Also, we were biased towards vegetables higher in calcium and don’t have tannins or any other chemical compounds deemed dangerous. However, since you dust most diets with vitamin D3 and calcium, we will not emphasize calcium content.

That is not all. We also included some foods with goitrogen if they are very nutritious. Goitrogen may rarely show any effects unless these pets eat only such vegetables. However, under regular feeding, and if you offer a variety of foods, they will not cause any effects.  

So, what are some of the best veggies for bearded dragons?

Here is a summary:

VegetableNutrientsCa (mg)Ca:POxalates in mg (per 100g)
Dandelion greensRich in: Vitamins A, C, E, and K, riboflavin, iron, and calcium.
Moderate in: Thiamine, vitamin B6, calcium, manganese, and magnesium.
Escarole/EndiveRich in: Folate, Vitamin K, manganese
Moderate in: Vitamin A, and B5
521.9:10 (1)
KaleRich in: Vitamin A, C, K, B6, folate, manganese
Moderate in: Thiamine, riboflavin, pantothenic acid, E, calcium, iron, magnesium, phosphorus, potassium,
Alfalfa (not sprouts)Rich in: Vitamin K
Moderate in: Vitamin B and C, folate, iron, copper, and magnesium
Mustard greensRich in: Vitamin A, C, K, folate, and manganese.  
Moderate in: Calcium, potassium, and Vitamin E.  
Bok ChoyRich in: Vitamin A, C, K
Moderate in: Calcium, folate, vitamin B6,
ArugulaRich in: Vitamin A, B9, and K
Moderate in: vitamin C, calcium, iron, magnesium, manganese,
WatercressRich in: Vitamin A, C, K
Moderate in: Riboflavin, Vitamin B6, calcium, manganese,
Turnip greensRich in: Vitamin A, C, and K, and folate
Moderate in: Manganese, calcium, vitamin B6, and E
Prickly pearRich in:  Vitamin C and magnesium562.3:1Variable with age (1)

Let us now discuss a little more about these best ten leafy greens for bearded dragons.

1. Dandelion greens

Dandelion greens, or common dandelion greens (Taraxacum officinale), are a nutritional powerhouse. They are one of the greens bearded dragons eat, even in the wild.

Can bearded dragons eat dandelion greens
Dandelion greens

This vegetable belongs to the aster, daisy, composite, or sunflower family. It is an excellent source of iron, calcium, vitamins A (including beta-carotene), C, E, K, and riboflavin. Also, dandelions contain some thiamine, vitamin B6, calcium, manganese, and magnesium.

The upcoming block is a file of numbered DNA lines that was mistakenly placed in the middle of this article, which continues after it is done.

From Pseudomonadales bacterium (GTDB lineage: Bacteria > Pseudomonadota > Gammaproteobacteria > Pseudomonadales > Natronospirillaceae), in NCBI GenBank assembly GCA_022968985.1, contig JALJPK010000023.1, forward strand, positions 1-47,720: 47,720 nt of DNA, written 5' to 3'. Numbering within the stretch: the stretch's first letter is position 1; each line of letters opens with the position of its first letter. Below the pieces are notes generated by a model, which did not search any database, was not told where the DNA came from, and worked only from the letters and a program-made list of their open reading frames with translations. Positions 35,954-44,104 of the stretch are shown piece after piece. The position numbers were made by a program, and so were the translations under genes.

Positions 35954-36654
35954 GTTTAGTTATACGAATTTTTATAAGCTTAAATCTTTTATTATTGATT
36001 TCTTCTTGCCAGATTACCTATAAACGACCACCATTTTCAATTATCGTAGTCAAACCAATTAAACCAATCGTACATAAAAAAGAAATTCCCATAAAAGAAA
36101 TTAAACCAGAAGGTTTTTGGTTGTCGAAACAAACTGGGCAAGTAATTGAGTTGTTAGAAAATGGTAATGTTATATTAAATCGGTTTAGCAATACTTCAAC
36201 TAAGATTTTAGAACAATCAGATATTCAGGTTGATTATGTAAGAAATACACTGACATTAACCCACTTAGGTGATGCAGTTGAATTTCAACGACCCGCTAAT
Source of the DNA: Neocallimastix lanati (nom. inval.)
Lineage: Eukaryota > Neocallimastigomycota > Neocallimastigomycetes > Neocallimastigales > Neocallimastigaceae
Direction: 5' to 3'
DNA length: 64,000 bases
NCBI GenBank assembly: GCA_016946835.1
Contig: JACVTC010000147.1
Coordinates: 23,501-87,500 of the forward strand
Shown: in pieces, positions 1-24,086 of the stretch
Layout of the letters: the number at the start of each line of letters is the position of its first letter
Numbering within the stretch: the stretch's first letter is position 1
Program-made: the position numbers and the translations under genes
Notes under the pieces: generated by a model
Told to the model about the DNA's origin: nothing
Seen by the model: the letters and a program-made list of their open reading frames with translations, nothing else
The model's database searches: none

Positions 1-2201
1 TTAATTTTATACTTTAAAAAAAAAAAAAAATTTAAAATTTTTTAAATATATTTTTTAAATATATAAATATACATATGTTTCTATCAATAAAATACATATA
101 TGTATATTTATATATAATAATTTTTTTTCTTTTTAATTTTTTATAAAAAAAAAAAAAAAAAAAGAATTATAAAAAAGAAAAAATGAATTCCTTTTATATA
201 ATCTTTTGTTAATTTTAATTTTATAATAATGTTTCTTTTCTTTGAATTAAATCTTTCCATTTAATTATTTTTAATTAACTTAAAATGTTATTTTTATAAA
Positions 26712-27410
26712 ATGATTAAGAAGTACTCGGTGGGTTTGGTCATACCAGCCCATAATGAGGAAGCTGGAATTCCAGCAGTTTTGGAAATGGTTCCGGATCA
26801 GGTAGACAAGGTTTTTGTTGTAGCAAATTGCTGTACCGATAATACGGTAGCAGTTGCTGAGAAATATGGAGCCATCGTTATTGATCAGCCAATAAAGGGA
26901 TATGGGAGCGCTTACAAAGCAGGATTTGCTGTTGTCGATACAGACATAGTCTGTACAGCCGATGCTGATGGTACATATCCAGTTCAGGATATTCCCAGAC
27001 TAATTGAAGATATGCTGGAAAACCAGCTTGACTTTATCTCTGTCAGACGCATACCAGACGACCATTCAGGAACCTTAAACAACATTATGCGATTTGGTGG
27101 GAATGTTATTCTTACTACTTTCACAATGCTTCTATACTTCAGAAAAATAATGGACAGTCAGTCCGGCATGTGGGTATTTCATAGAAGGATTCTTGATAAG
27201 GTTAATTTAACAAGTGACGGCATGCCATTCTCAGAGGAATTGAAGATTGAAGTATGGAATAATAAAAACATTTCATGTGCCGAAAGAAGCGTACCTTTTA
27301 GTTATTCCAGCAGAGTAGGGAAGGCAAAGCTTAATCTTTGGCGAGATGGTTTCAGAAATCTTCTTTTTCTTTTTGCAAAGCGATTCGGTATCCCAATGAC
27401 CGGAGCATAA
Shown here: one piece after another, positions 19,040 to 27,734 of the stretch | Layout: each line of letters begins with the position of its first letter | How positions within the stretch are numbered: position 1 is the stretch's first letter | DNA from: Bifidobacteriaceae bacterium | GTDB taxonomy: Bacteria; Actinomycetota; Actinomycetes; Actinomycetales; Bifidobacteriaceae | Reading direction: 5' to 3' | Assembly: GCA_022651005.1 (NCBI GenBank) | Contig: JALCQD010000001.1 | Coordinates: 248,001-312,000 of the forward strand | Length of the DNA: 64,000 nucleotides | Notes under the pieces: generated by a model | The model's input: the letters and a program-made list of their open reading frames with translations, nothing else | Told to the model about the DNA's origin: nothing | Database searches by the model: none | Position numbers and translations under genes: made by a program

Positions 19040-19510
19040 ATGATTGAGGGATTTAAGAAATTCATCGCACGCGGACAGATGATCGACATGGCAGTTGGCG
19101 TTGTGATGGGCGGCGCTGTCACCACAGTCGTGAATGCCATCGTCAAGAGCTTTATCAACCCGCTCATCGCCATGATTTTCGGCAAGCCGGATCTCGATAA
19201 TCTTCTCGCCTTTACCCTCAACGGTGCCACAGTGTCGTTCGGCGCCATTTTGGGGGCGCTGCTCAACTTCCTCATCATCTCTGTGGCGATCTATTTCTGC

Lastly, their calcium to-phosphorus ratio (2.8:1) favors this vegetable. Furthermore, it is an excellent source of calcium (187mg per 100g), and its oxalate levels are not so high, i.e., about 24.6 mg per 100g.

2. Endive/Escarole

Endive (Cichorium endivia) is another excellent vegetable for your bearded dragon. This vegetable, also from the sunflower family, is rich in vitamin K and manganese and moderate in vitamins A and B5.

Can bearded dragons eat escarole

Endive has a Ca:P ratio of 1.9:1 and is meager in oxalates, contrary to some older data that claims it is high in oxalates. However, it is not so high in calcium, standing at 52 mg per 100 g, but still an excellent vegetable choice.

3. Kale

Please don’t shy away from kale, a Brassica oleracea cultivar in the cabbage family, because it was initially thought to be high in oxalates. However, recent studies have found this otherwise.

Kale is one of the nutrient-rich vegetables to feed your bearded dragons. It is high in vitamins A, C, K, B6, folate, and manganese. Also, it is moderate in thiamin (B1), pantothenic acid (B-5), vitamin E, iron, magnesium, calcium, and potassium.

Can bearded dragons eat kale

What makes it ideal? Kale has a Ca:P of 4.6:1, which is extremely good. It is also low in oxalic acid, i.e., about 2mg per cup of raw chopped kale (67g), with some sources putting it at 13mg/100g. Furthermore, kale is high in calcium, i.e., 254mg per 100g.

Lastly, it would be best if you didn’t make kale the only vegetable your beardie eats because it is one of the goitrogenic greens.

4. Fresh alfalfa (not sprouts)

Alfalfa or lucerne (Medicago sativa) is another wonderful veggie for your bearded dragons. It is a good source of vitamins B5, C, K, and folate. Furthermore, it is high in iron, copper, magnesium, and essential amino acids.